By Fiona Dryden, Leicester Mercury
A new board has been set up by the city council to review standards and practices for buying food for schools, elderly people’s homes and other council venues.
It follows the withdrawal of halal lamb burgers supplied to 19 schools by Paragon Quality Foods in April after the council claimed tests showed up to 50 per cent pork in a sample burger.
However, this was disputed by the Doncaster firm which claimed independent tests it commissioned revealed the burger did not contain any pork at all.
Paragon Quality Foods had considered taking legal action but are believed not to have proceeded with this.
Leicester City Council has refused to reveal the results of further tests taken from the halal lamb burger because of an on-going investigation which, it says, could be “prejudiced”.
Seven members of council staff make up the new Food Procurement Board, including chairman Neil Bayliss – the head of procurement – alongside the head of care services, the education catering manager and others.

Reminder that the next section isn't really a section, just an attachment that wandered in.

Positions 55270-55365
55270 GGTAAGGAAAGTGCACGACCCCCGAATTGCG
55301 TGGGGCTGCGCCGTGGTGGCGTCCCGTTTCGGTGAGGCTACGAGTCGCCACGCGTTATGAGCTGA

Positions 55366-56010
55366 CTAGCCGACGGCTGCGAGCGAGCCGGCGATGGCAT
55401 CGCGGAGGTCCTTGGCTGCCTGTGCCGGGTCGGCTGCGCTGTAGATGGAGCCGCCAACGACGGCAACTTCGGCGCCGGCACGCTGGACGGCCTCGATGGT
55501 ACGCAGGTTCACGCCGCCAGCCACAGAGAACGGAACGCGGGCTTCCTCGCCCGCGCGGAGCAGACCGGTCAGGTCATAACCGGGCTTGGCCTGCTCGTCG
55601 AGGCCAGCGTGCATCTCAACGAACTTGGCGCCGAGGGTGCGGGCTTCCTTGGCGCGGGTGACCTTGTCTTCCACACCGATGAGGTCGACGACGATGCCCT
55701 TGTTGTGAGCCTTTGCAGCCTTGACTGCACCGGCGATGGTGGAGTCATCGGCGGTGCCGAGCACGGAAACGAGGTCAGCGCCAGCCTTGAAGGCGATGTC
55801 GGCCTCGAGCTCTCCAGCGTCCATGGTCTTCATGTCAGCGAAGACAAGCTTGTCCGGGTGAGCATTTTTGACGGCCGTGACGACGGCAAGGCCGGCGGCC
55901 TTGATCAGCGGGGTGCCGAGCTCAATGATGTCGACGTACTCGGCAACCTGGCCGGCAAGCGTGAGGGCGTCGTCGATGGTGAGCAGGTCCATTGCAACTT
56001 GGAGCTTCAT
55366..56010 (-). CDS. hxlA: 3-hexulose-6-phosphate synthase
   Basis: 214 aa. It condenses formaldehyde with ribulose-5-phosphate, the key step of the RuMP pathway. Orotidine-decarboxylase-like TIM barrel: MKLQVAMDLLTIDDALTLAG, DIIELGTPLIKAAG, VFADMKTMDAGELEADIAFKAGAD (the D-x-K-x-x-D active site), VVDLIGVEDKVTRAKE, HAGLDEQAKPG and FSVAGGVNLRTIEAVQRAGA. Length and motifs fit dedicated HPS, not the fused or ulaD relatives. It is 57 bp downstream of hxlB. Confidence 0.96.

Mr Bayliss said: “The board was established to thoroughly review the council’s standards and practices for purchasing food.
“We want to ensure that all food bought by the city council is subject to the most robust quality assurance procedures and have worked closely with our contract provider, which has already increased the frequency of its monitoring and testing.
“All quality assurance standards will continue to be reviewed by the board on a regular basis.”
Leicester City Council uses Espo – Eastern Shires Purchasing Organisation – to supply school food contracts.
A council spokesman said: “Espo uses robust quality assurance procedures to monitor the supply chain.
“Under the terms of the contract, all suppliers are required to have third-party accreditation for their food safety and quality-management systems in order to supply the city council.
“Additionally, Espo conducts regular audits on the council’s behalf, including traceability checks to ensure meat products can be traced back to their original source.
“Product samples are independently analysed and Espo continuously monitors and tests school food.”
The city council said tests had been stepped up since April and Paragon Foods no longer supplies any food to schools.
Although Paragon Quality Foods manufactured the burger, it was supplied to the council by the firm Hopwells, whose nearest base is Nottingham.
All halal meat is now supplied to the council by the Punjab Kitchen Ltd, of Tyneside.
Neither Paragon Quality Foods nor Hopwells wished to comment.